strategy and vocation

It’s rare for me to disagree with Ross Douthat as thoroughly as I disagree with this reflection on Christian intellectuals. I disagree not because I doubt his particular judgments, but because I think he has misconceived the entire subject. He has done so, I believe, by approaching the role of Christian intellectual as a matter of strategy, when it is more properly a matter of vocation. As the bearer of a vocation — a particular calling within the general calling of the Christian life — the Christian intellectual engages in a practice — and (following MacIntyre here and therefore following both Aristotle and Aquinas) to be a practitioner in this sense means that your calling is circumscribed by the requirement to exhibit certain virtues, virtues the possession of which enable you to follow your calling faithfully — and, therefore, virtues the absence of which will compromise or vitiate your ability to fulfill your calling. And for the Christian those must be, to start with, the core Christian virtues. (To which are added certain specifically intellectual virtues.)

To me, then, it’s noteworthy that some of the people he singles out as exemplary Christian intellectuals are people notorious for their belittlement of, their mockery of, their contempt for pretty much anyone, Christian or not, who disagrees with them. Douthat’s exemplary Christian intellectuals seem often to think that, because (in their view) they hold the right positions, and have the right strategy, they are therefore exempt from any of the Biblical commandments about how to deal with our Christian siblings and our enemies alike.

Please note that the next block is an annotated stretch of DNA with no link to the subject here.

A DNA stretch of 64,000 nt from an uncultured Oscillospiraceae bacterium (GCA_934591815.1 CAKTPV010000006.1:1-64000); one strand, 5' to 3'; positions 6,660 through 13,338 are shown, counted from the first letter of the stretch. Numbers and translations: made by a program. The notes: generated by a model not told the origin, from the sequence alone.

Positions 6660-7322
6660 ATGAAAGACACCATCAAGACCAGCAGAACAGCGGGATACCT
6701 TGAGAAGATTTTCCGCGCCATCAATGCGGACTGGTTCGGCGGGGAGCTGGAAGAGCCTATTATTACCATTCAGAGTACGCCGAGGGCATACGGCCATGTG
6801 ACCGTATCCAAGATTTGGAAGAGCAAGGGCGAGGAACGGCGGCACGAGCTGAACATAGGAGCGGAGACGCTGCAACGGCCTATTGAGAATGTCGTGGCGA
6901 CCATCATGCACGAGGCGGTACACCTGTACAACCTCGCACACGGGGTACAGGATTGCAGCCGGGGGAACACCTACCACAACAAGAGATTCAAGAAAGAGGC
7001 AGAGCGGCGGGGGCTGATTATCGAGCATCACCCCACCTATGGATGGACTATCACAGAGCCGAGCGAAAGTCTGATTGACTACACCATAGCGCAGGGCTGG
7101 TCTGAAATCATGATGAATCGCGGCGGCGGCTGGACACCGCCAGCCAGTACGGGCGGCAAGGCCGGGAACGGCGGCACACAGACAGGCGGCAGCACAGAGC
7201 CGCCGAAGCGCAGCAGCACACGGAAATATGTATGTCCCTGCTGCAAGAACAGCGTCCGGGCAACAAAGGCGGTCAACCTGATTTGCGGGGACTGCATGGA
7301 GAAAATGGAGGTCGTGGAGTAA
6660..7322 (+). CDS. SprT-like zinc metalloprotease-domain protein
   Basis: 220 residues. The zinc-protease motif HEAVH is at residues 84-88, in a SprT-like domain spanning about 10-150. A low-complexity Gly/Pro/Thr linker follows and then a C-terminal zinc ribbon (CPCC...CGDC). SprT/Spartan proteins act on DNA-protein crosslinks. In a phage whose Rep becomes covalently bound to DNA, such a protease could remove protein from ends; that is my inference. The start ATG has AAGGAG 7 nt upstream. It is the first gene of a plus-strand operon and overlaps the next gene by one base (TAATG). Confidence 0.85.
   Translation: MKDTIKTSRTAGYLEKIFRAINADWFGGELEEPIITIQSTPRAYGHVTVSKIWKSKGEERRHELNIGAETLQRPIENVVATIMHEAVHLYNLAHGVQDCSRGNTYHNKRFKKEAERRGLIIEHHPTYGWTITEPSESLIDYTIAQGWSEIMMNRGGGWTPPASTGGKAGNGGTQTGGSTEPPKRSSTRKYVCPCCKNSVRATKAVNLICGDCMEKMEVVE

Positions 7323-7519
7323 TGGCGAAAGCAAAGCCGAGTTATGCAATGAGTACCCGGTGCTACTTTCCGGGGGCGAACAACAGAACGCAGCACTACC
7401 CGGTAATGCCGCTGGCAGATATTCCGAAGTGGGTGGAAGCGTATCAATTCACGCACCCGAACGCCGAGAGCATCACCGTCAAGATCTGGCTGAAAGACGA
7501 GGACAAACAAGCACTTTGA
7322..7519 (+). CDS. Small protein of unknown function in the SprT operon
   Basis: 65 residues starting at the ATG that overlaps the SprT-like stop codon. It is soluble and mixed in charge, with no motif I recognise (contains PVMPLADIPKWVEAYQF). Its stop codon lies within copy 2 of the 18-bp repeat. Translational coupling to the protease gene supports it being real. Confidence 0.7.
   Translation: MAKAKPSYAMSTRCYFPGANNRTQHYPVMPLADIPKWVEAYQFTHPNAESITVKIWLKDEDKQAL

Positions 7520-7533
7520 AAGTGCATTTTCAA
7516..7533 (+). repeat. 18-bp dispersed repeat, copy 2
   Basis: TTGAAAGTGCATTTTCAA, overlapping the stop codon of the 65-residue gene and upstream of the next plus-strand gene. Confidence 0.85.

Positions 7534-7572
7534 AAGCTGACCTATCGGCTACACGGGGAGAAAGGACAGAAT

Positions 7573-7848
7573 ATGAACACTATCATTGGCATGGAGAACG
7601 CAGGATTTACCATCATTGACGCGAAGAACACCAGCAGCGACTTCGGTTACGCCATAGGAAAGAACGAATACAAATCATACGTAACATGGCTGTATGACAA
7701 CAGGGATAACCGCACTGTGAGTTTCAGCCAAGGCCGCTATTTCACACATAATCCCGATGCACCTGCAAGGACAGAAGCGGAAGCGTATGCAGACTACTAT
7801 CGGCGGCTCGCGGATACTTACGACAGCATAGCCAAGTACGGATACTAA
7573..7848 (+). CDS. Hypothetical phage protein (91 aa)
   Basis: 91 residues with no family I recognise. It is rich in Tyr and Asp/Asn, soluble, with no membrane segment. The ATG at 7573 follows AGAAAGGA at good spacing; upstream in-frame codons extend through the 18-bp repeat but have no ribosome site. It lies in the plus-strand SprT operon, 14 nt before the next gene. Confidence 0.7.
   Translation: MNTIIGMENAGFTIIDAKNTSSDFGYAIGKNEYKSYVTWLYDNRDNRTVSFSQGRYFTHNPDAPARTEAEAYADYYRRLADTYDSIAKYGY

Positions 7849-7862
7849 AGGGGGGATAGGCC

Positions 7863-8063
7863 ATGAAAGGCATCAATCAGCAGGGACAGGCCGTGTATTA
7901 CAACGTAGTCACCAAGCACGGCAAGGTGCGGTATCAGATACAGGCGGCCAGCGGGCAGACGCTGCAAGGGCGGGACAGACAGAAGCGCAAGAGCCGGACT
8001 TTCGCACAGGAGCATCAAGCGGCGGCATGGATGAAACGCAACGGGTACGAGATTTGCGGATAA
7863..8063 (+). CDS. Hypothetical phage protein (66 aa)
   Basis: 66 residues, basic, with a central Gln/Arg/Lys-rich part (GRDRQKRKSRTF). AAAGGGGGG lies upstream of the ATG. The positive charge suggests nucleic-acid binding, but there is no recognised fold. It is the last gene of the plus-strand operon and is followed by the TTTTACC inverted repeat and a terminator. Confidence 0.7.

That habitual sneering at dissenters is not especially relevant if you think of the Christian intellectual life simply as a mater of strategy; but it matters very much if you think of that life as a vocation which has certain standards intrinsic to it, standards that emerge from the Christian account of the virtuous (the Christlike) person. Considering Christian intellectual life as a matter of vocation might lead to a different list of exemplary figures than the one Ross employs — and would demand a different conceptual framing too.